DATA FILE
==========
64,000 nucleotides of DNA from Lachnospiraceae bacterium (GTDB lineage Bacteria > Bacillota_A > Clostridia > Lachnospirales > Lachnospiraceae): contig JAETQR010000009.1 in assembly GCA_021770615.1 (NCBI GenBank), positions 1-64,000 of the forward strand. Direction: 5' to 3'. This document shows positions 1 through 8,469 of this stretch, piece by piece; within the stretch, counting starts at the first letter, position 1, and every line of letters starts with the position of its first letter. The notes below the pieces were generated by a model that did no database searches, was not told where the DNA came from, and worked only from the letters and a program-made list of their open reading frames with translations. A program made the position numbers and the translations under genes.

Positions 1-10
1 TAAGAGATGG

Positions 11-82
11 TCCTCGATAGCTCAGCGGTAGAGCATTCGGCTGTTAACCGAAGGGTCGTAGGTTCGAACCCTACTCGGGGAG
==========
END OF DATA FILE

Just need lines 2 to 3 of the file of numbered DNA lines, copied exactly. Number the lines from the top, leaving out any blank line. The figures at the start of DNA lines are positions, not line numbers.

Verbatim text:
Positions 1-10
1 TAAGAGATGG